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Articles 1 - 9 of 9

Full-Text Articles in Life Sciences

Campus Life: In Perkins Arboretum There Are Birds Of All Feathers, Trees That Tell A Story, And Even Romance (Especially If You're A Frog), Gerry Boyle Feb 2013

Campus Life: In Perkins Arboretum There Are Birds Of All Feathers, Trees That Tell A Story, And Even Romance (Especially If You're A Frog), Gerry Boyle

Colby Magazine

To the uninitiated, Perkins Arboretum is the edge of campus. For those familiar with its flora and fauna, the arboretum is a wondrous classroom and refuge.


Distribution Of Soil Density At A Bottomland Hardwood Forest Wetland Restoration, Chicot County, Arkansas, B. E. Sleeper, Robert L. Ficklin Jan 2013

Distribution Of Soil Density At A Bottomland Hardwood Forest Wetland Restoration, Chicot County, Arkansas, B. E. Sleeper, Robert L. Ficklin

Journal of the Arkansas Academy of Science

Bottomland hardwood forest (BLHF) soils provide a myriad of ecosystem services, yet much information is lacking with respect to how soil physical properties influence biogeochemical cycling along topographic gradients. Current patterns of vegetation at a 149ha wetland restoration site in Chicot County, Arkansas, suggest the presence of ecologically significant variation in soil properties within the Perry Clay soil series. A study was initiated in the Lower Mississippi Alluvial Valley (LMAV) to map soil bulk density and texture as well as to identify the interrelationships between soil physical properties, soil organic carbon, and total nitrogen. A random grid was used to ...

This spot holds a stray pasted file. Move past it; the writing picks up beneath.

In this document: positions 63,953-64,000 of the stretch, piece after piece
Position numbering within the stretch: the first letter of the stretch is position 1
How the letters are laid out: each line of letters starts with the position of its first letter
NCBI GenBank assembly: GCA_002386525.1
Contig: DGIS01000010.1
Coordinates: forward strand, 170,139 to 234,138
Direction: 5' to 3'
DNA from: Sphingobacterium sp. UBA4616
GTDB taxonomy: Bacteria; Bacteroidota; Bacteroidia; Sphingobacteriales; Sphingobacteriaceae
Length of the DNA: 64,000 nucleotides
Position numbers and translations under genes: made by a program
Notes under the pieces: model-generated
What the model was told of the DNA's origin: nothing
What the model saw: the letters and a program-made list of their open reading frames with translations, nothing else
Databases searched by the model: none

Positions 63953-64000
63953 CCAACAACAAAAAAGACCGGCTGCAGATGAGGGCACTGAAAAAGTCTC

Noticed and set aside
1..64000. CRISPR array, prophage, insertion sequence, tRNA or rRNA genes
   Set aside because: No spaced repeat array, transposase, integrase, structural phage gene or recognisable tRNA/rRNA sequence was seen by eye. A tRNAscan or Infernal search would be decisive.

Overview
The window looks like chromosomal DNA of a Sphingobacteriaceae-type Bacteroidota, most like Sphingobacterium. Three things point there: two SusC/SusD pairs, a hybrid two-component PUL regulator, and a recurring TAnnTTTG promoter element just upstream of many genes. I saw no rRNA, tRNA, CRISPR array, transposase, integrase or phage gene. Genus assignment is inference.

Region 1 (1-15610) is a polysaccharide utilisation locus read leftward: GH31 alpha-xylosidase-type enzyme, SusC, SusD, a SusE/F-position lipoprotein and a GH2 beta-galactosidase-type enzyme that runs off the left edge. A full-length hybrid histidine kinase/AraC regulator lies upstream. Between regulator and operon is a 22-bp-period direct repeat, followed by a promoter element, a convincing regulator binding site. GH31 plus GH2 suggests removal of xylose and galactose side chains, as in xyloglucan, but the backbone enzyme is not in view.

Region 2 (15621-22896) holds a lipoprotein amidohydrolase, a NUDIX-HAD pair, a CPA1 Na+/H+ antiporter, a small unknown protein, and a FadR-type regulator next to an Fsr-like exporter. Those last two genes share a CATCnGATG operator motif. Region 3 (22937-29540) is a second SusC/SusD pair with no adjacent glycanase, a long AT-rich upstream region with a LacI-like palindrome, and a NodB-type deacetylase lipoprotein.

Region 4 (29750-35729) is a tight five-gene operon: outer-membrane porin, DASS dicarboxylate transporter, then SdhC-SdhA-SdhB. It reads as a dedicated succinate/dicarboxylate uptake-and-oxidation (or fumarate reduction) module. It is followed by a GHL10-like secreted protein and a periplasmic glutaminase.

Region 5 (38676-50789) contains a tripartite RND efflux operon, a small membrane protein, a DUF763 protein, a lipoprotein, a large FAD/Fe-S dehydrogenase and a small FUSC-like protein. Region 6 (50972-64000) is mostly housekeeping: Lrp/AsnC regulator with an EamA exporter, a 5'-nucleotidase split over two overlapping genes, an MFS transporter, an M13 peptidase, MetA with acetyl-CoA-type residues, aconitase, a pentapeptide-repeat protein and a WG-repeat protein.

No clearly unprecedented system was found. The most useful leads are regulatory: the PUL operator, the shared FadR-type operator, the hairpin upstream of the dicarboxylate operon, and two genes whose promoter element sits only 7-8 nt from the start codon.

Sequoiadendron Giganteum (Cupressaceae) At Lake Fulmor, Riverside County, California, Rudolf Schmid, Mena Schmid Jan 2013

Sequoiadendron Giganteum (Cupressaceae) At Lake Fulmor, Riverside County, California, Rudolf Schmid, Mena Schmid

Aliso: A Journal of Systematic and Floristic Botany

A GPS census made on 19 June 2012 of the Lake Fulmor area, northwestern San Jacinto Mountains, Riverside County, California, revealed seven trees of the Sierra Nevada endemic Sequoiadendron giganteum (Cupressaceae). The trees occur in a 234-meter-long narrow strip along the northwestern side of the lake. The population appears to be naturalizing. The largest tree (45 cm DBH, about 20 m tall), planted in 1980, is reproductively mature. Its six offspring to the northeast and southwest are 3–5 m tall and do not presently bear cones.


Occam's Razor Vol. 3 - Full (2013) Jan 2013

Occam's Razor Vol. 3 - Full (2013)

Occam's Razor

No abstract provided.


Community, Culture And Identity In An Age Of Globalization, Katie Wiggins Jan 2013

Community, Culture And Identity In An Age Of Globalization, Katie Wiggins

Occam's Razor

As we move further into the age of globalization, we are seeing changes not only at a global level but at individual and communal levels; changes that we cannot wholly identify but that we recognize in ourselves. We are adapting to a global world, one that is affecting our identity and culture and, as we attempt to hold on to this identity and still converse with a larger world, we ultimately are forced to reshape our identities. Some may wonder what this will mean for the future and to what extent it affects us as individuals and communities. To answer ...